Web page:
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How Manchester City FFP charges might end up impacting Newcastle

Whether proven guilty or not, can Newcastle learn from their mistakes?

Manchester City Training Session Photo by Tom Flathers/Manchester City FC via Getty Images

On Monday morning, news broke that perennial Premier League contenders Manchester City were hit with over 100 charges that stem from violations that are alleged to have taken place between the 2009 and 2018 seasons.

This led to every media outlet discussing these allegations and how they may affect newer ownership groups like the ones at Chelsea, Nottingham Forest, and Newcastle in the near future.

But what are the rules? And why is this coming into the light now after Premier League clubs spent a record £815M this window, almost doubling the previous record of £430M in 2018?

The UEFA Financial Fair Play (FFP) guidelines were agreed to in 2009, but their implementation was delayed from 2012 to 2015 and then eased after potential lawsuits over what they could truly accomplish came to light.

Simply put, the rules enacted by UEFA state that clubs can only spend 70 percent of their total revenue on player wages and transfer fees by the time 2025-26 is reached. What makes this even more head scratching, is that as of November of 2022, the EPL had decided to skirt the UEFA rules and allow a higher percentage that remains confidential.

Confused yet? In addition, the initial UEFA rules allowed clubs to absorb losses of over €30M over a time period of three years. This amount was quickly changed to €60M to offset losses from the COVID-19 pandemic.

This all may sound familiar to you because Man City was already banned from European tournaments for allegedly breaching the FFP rules between the years of 2012-2016 and fined £26.8M. However, Man City was able to appeal that ruling and had it overturned by the Court of Arbitration for Sport (CAS) in 2020 with their fine reduced to £8.9M.

The reasoning for the fee—even though Man City was not found guilty of any of the charges—was based on a general “disregard” of the rules, and “obstruction of investigations.” It’s also worth noting that one of the main reasons the charges were dropped was because of the statute of limitations based on the time periods.

The kicker is that Man City’s attorneys will obviously fight these new charges tooth and nail, although according to Martyn Ziegler, and under the premier league rules, the club will not be able to appeal any sanctions this time around.

I’m not going to delve into what I think the punishments will be nor when, as this could take years and the variability is still wide open. But I do think it’s worth looking at how this may be an effective blueprint for the Newcastle ownership in avoiding future pitfalls.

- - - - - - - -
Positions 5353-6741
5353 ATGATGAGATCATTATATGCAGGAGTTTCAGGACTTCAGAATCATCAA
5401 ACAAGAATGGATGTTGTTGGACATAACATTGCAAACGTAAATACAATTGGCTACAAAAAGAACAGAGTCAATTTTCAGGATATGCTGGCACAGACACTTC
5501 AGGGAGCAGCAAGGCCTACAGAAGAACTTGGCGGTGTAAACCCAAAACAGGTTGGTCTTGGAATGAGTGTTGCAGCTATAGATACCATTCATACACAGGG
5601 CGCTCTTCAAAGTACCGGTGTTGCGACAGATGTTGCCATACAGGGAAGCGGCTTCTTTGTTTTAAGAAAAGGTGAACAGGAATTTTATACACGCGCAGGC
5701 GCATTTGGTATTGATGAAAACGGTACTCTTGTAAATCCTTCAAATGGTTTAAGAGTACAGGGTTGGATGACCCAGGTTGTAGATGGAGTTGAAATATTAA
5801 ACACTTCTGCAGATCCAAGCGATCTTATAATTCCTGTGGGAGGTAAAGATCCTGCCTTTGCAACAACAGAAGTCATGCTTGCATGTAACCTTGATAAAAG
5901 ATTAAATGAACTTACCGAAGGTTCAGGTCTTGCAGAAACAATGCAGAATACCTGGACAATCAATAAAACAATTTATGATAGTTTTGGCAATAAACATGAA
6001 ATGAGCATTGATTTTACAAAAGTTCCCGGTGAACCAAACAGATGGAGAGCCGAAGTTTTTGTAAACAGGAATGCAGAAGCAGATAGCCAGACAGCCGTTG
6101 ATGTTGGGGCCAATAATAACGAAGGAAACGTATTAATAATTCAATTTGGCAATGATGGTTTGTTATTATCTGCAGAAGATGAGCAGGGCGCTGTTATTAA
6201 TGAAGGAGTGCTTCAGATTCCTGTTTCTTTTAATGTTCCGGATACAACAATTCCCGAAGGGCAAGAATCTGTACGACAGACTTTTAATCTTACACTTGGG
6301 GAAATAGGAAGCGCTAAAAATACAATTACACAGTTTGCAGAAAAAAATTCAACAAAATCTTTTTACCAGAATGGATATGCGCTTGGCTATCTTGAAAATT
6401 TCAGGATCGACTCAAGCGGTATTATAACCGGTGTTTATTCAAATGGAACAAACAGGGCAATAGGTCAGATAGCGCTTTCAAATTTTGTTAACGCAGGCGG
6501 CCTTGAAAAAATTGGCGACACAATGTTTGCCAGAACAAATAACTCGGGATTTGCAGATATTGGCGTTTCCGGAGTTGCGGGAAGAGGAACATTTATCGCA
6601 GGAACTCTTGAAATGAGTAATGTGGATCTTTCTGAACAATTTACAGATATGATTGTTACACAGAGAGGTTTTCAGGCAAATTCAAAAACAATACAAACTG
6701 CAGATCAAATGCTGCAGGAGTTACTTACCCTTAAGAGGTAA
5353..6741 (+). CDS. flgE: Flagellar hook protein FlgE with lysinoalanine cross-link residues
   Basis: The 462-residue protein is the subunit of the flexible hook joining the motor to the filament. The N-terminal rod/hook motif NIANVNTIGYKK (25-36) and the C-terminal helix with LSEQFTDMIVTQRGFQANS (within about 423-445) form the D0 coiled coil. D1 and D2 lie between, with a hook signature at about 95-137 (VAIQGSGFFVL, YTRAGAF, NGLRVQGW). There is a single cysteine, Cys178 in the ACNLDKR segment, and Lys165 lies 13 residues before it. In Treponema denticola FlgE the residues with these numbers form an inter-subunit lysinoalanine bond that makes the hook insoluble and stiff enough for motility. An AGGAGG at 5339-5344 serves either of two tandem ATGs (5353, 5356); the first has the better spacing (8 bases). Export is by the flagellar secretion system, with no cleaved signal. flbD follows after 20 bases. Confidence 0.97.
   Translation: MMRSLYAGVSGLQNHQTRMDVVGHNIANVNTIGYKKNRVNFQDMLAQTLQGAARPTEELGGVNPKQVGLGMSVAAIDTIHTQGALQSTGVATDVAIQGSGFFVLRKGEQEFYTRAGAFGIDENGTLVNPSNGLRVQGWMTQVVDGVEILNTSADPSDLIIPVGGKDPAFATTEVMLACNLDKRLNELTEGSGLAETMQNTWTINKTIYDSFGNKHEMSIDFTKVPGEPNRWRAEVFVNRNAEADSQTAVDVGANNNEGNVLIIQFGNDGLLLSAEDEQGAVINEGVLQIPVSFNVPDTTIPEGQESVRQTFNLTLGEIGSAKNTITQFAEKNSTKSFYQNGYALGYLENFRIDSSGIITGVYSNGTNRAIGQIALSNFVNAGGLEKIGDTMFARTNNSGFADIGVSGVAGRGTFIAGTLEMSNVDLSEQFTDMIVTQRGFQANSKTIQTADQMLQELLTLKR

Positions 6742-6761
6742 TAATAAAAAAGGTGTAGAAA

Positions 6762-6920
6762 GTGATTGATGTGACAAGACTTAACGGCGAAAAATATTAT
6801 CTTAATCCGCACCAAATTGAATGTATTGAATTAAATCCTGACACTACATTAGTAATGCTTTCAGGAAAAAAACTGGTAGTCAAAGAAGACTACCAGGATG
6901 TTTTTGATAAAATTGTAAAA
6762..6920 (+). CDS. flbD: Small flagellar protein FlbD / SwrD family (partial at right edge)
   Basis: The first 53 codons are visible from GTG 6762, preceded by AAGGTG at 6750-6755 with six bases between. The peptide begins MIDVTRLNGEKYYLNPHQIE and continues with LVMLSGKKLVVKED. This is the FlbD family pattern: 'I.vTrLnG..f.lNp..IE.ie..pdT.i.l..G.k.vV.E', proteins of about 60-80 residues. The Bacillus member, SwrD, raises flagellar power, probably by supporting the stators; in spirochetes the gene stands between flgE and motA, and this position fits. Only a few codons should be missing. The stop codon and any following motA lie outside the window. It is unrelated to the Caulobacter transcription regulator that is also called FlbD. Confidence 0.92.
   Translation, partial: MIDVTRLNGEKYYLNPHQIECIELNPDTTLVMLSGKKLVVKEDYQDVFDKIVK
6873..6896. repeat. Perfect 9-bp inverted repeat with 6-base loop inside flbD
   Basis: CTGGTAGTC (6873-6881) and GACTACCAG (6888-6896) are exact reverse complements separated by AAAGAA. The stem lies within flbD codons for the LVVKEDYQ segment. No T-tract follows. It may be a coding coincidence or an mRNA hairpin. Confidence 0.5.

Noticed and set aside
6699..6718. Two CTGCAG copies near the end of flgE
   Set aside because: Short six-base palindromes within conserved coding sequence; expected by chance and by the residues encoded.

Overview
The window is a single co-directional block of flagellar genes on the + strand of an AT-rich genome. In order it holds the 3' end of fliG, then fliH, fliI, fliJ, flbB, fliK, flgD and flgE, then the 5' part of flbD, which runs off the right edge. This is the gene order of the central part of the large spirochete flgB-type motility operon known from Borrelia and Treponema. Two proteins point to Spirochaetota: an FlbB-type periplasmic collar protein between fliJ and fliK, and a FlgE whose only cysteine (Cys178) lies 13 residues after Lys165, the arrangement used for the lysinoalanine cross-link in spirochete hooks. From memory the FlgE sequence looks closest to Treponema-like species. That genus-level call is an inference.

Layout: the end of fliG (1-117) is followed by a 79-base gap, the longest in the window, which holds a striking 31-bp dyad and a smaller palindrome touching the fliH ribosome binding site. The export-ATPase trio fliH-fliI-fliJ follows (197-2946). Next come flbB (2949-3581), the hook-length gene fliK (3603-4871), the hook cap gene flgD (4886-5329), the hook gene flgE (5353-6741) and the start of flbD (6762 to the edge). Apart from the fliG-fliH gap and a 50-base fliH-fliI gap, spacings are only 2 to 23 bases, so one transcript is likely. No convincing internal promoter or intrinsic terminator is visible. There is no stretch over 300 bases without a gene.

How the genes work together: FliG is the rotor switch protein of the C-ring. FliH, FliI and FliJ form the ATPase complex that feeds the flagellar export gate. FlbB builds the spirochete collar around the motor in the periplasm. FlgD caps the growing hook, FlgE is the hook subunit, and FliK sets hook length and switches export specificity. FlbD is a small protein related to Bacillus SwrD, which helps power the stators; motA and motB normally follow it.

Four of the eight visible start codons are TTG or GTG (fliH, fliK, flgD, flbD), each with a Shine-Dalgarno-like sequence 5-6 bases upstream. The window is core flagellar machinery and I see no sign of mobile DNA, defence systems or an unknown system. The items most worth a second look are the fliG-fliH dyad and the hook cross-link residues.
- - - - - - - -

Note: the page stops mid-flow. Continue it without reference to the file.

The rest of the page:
Specifically, the current charges stem from a lack of transparency from money sources to pay wages and transfer fees. A portion of this comes from sponsorships, of which Man City has partnered with Etihad Airways since the 2009-10 season. That season the amount was £7.34M, while 2021-22 saw that number balloon to £67.5M.

It’s easy to see why questions remain over the accuracy of the payments, as Etihad is based in Abu Dhabi, and majority owner Sheikh Mansour is the deputy prime minister of the United Arab Emirates and on the board of Abu Dhabi Investment Authority—among other titles.

Sounds familiar?

It was reported in November of 2022 that Newcastle United named Saudia as their airline partner for a December tour. Over the last three seasons, the Magpies' primary shirt sponsor has been FUN88 at an annual amount of £6.5M. The new shirt sleeve sponsor, Noon, already pays 33% more with the relationship valued at around a lucrative £9.2M annually.

With the FUN88 deal expiring, the ownership team at Newcastle will need to be completely transparent should they pursue a larger cooperation with Saudia airlines.

While unfair to assume any future wrongdoing, the parallels are simply way too similar and will be interpreted by the media as following the Man City footprint. Not to mention, if the Toon can finish the season strong and knock down one of the “Big Six” members off European competition, expect a fresh wave of animosity among the fanbases losing out on a spot in Europe.

Nothing has been proven and there is a long time to go before the lawyers on both sides fight the final battle, but it seems this time around the Premier League expects to make an example and set a precedent for the new FFP rules.

I have no clue how Chelsea will justify further spending this summer should they miss the champion’s league, but here’s hoping Newcastle is paying close attention.

Fair or not, the world will be watching.